Game Name: Star Fox 64 3D
Platform(s): Nintendo 3DS
Genre(s): On-rail Shooter
Release Date: September 9, 2011 (US & EU), September 15, 2011 (AU)
The Nintendo 64’s time may have passed, but the console has been living on as of late through some of the early releases from Nintendo on the 3DS. We have already seen Ocarina of Time get a fantastic makeover thus far, but now the spotlight belongs to a certain fox that captured our attention over 14 years ago in Star Fox 64. The control scheme, dialogue, and overall charm of the game completely set a standard for the once niche genre of on-rails shooters and cemented the franchise as a household name in gaming all over the world. Looking to recapture that magic, Star Fox 64 3D boasts the obvious 3D presentation with a brand new coat of paint and utilizes the gyro controls to let players experience the classic in a whole new way. So how does this port live up to the legacy of it’s predecessor? Here is my review for Star Fox 64 3D.
Most of you should know this tale like the back of your hand if you have ever played the original, but I will provide a quick run down just in case you missed out years ago. StarFox 64 3D takes place three years after James McCloud was captured by Andross due to a betrayal by the villainous Pigma. Peppy Hare, an original member of the Starfox team learns that Andross is at it again with his old tricks and recruits James’ son Fox McCloud to lead a small squad through the Lylat System to put a stop this potential threat once and for all.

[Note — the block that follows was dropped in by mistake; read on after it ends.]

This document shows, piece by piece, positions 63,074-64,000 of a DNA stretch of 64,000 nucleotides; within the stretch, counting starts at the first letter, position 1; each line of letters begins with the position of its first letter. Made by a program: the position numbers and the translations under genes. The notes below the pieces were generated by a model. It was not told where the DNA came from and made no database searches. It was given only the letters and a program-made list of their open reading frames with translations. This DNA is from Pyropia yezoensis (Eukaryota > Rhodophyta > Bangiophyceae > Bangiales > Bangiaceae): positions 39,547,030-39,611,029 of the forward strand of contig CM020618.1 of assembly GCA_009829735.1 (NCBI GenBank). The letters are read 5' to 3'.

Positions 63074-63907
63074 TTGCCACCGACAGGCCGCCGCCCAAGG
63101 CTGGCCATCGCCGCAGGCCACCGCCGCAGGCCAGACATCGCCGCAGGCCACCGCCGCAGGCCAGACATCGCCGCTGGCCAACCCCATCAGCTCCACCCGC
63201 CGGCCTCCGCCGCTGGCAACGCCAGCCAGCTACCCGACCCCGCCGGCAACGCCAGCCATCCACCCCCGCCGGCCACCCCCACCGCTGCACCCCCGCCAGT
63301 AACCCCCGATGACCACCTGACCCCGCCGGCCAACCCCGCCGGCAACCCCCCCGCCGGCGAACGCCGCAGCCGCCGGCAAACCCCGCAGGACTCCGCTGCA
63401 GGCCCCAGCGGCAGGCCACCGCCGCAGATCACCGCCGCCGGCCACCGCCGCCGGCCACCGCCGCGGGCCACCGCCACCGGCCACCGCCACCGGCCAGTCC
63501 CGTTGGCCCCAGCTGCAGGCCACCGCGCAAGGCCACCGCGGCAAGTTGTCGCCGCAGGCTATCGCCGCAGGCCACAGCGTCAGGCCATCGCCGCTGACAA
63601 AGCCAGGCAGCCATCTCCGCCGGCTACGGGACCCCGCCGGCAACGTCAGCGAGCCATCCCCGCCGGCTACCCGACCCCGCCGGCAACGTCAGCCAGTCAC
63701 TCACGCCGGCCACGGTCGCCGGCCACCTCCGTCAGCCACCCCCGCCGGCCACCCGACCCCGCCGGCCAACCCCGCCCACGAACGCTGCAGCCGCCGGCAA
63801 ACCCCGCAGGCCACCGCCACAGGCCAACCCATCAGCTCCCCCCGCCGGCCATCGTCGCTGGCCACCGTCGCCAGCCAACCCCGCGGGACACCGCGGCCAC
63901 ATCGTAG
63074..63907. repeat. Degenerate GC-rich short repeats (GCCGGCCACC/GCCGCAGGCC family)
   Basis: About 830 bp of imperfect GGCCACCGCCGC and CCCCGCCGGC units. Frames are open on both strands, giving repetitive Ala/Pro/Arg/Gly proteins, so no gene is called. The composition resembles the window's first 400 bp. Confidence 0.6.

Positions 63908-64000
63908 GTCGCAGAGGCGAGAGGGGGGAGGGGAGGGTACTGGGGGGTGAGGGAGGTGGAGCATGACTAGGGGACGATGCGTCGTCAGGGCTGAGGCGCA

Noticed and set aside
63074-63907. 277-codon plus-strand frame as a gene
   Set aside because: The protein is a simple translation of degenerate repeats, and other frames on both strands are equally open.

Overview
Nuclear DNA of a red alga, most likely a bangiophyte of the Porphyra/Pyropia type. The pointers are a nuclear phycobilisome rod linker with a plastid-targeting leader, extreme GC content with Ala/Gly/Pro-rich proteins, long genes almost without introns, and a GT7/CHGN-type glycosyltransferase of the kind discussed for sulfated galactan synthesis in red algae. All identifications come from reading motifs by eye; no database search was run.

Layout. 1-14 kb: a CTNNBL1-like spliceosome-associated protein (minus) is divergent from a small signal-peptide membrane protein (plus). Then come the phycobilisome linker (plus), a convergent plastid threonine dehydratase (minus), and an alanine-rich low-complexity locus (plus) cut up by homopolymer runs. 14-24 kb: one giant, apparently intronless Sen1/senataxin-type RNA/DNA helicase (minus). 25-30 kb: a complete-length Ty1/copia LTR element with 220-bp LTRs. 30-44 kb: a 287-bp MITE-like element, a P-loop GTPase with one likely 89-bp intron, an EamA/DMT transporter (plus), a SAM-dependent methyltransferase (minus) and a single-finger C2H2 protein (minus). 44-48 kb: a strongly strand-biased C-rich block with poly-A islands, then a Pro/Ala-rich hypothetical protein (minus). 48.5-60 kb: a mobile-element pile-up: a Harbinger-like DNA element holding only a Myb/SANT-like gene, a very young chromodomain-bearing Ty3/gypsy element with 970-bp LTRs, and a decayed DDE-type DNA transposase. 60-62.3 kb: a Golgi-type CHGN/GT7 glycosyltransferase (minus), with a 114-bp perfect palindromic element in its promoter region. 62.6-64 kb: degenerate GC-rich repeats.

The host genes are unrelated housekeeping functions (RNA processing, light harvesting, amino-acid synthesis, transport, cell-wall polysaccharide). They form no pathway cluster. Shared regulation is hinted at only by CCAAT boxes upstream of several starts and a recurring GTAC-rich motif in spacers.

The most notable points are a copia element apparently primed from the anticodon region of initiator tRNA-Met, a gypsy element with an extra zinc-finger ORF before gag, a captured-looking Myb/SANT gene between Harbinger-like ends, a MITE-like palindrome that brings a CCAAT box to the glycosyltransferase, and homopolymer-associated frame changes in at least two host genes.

Yes, it’s the same exact plot we seen years ago with not one change made to any of the main narrative. That isn’t a bad thing at all though, as the production values that went into this port are superb and even though I played the original countless times, I couldn’t help but feel like I was playing the game for the first time all over again. Characters have remained about the same as far as personality goes as well, with all the trademark catchphrases (DO A BARREL ROLL!) and puppet-like personas left completely intact while remaining as clever and charming as they ever were.
14 years ago, the whole concept of an on-rails shooter was not really something I was fond of, but Star Fox 64 completely changed my opinion of the genre completely as it was easily accessible and literally set a bar that has never been passed in terms of actual gameplay. As Fox McCloud, the player is pulled throughout a set number of levels where the main concept is to survive until the finish while performing certain objectives along the way. Sometimes these tasks are just to ensure that you and your team pass through safely, but other moments will open up the area to let the player roam around to take out a specific target. Once you move through a planet, new paths open up that let you progress further. Unlike the original however, players are now allowed to choose the next area rather than to be forced to stick with their original preset destination. It’s a small touch, but definitely one that stood out quickly and got rid of one of my only complaints with the original.